TSX, Canadian dollar slip as investors await Bank of Canada economic outlook

Stocks fell sharply on Wall Street on Monday as investors waited for more details on reports that the U.S. and China are moving closer to a deal to resolve their costly trade dispute. Toronto stocks fell on

New York stocks fall amid uncertainty over deal to end trade spat between U.S. and China

Since plunging late in 2018, the TSX has made gains. But the outlook for the economic is looking gloomier this year. (Frank Gunn/The Canadian Press)

Stocks fell on Wall Street on Monday as investors waited for more details on reports that the U.S. and China are moving closer to a deal to resolve their costly trade dispute.

The broad S&P index fell the most in a month, 14 points at the close to 2792, and the Dow was down by 206 points at 25,822. The S&P seems stalled just below the 2,800 level, which it last reached last October and November.

White House economic adviser Kevin Hassett said on Monday that U.S. Trade Representative Robert Lighthizer has made "progress" in talks with China, holding out hope that a deal could be reached this month.

The tit-for-tat tariffs between the two nations have hurt the global economic outlook, as well as pushing up prices in both economies.

In Toronto, the TSX fell 38 points to end the day at 16,044 amid gloom over the economic outlook for Canada.

The energy sector fell after Enbridge Energy said it was delaying its Line 3 pipeline startup by about a year.

Oil heavyweights Enbridge Inc., Cenovus Energy Inc. and Canadian Natural Resources fell by 4.5 to 5.8 per cent.

The energy decline was partially offset by gains by the materials and industrials sectors. Railroads Canadian National and Canadian Pacific saw stock increases on the prospect of more crude by rail.

Gold prices fell for a sixth straight day with the April gold contract down $11.70 at $1,287.50 US an ounce and the May copper contract was down 2.3 cents at $2.91 a pound.

Despite the price drops, stocks of gold miners Goldcorp Inc. and Barrick Gold Corp. gained more than three per cent after Newmont Mining Corp. rejected a hostile takeover offer from Barrick Gold and countered with a proposal of its own.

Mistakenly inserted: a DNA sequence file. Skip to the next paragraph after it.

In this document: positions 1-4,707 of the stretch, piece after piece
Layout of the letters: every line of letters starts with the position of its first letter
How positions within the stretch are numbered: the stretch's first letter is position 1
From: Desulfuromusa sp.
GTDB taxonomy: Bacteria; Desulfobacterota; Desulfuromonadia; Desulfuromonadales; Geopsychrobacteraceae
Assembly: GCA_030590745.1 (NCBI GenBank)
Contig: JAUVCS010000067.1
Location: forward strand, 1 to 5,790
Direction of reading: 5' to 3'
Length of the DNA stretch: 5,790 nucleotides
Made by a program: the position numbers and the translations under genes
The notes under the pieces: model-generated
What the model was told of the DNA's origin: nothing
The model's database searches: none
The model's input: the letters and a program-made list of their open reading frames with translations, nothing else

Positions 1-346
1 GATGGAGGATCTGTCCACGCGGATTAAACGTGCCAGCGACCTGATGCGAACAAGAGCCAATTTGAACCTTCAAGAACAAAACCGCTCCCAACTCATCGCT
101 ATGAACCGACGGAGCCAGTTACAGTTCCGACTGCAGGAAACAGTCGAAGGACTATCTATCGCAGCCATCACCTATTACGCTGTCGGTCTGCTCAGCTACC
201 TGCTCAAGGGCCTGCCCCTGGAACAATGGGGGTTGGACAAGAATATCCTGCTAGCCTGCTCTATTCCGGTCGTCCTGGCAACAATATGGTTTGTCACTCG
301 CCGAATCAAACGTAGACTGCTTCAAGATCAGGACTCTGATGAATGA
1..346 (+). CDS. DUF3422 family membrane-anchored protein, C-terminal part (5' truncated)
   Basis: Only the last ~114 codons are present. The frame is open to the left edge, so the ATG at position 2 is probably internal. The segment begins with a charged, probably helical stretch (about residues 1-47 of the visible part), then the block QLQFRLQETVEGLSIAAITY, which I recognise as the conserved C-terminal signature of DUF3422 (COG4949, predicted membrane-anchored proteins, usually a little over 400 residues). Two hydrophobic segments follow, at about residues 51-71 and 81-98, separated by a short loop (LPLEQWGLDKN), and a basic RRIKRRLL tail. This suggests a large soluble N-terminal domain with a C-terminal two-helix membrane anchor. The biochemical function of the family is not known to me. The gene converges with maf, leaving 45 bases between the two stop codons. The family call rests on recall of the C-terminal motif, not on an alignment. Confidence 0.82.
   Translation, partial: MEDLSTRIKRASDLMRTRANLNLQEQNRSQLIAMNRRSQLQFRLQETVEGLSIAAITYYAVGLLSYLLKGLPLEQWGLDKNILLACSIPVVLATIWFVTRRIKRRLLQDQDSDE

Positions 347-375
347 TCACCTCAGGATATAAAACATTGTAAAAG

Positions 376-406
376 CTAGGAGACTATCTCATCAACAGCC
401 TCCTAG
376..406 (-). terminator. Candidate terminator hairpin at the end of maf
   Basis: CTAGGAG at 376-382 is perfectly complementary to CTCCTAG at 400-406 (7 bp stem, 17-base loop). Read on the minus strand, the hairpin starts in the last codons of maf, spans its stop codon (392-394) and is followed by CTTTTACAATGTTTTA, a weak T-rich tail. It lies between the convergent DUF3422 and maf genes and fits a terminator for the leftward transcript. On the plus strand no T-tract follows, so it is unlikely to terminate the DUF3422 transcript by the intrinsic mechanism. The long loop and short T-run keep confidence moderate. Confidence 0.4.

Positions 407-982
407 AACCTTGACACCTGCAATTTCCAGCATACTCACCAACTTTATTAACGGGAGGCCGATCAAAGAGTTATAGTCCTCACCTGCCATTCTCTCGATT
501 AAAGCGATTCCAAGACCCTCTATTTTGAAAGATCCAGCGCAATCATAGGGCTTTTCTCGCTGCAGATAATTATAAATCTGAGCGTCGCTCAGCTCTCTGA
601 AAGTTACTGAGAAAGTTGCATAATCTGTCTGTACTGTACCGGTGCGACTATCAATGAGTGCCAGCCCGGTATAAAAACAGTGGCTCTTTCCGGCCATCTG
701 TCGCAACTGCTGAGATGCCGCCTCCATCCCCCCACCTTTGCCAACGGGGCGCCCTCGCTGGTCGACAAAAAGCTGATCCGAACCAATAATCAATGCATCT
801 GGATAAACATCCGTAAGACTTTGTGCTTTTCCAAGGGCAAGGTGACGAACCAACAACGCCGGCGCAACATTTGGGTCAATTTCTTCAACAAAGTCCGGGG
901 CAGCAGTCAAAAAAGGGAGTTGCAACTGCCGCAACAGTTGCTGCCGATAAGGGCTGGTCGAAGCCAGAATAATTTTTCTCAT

The loonie took a further hammering, after falling Friday with news that Canada's economy shrank by 0.1 per cent in December and grew just 0.4 per cent for the fourth quarter of the year.

The Canadian dollar ended trading at about 75.15 cents US on Monday, a full penny down from last Thursday. The greenback, meanwhile, was moving upwards against other currencies despite warnings by President Donald Trump that it should not be allowed to rise too far.

Economists expect slower growth in the Canadian economy in 2019 after it set a blistering pace in the first three quarters of 2018.

The Bank of Canada gives its rate decision Wednesday, and is expected to hold its benchmark at 1.75 per cent in this soft economic climate, though some economists believe it has room to move.

More important will be its assessment on the kind of growth to expect this year.

The oil and gas sector has shrunk because of mandatory oil curtailment in Alberta and mining has pulled back sharply.

The energy sector was a loser in Monday's trading, despite international oil prices firming. West Texas Intermediate crude contracts rose 79 cents to $56.59 US a barrel. The Canadian contract, Western Canada Select, was up $1.44 to $45.34 US.

Toronto stocks have risen sharply since the beginning of the year, but remain below the highs set last August.

"Even with today's decline...we're still up 11, 11.5 per cent on Toronto and New York, just in the first two months of the year, so I think the markets have been a little bit oversold," said Michael Currie, vice-president and investment adviser at TD Wealth.

With files from Canadian Press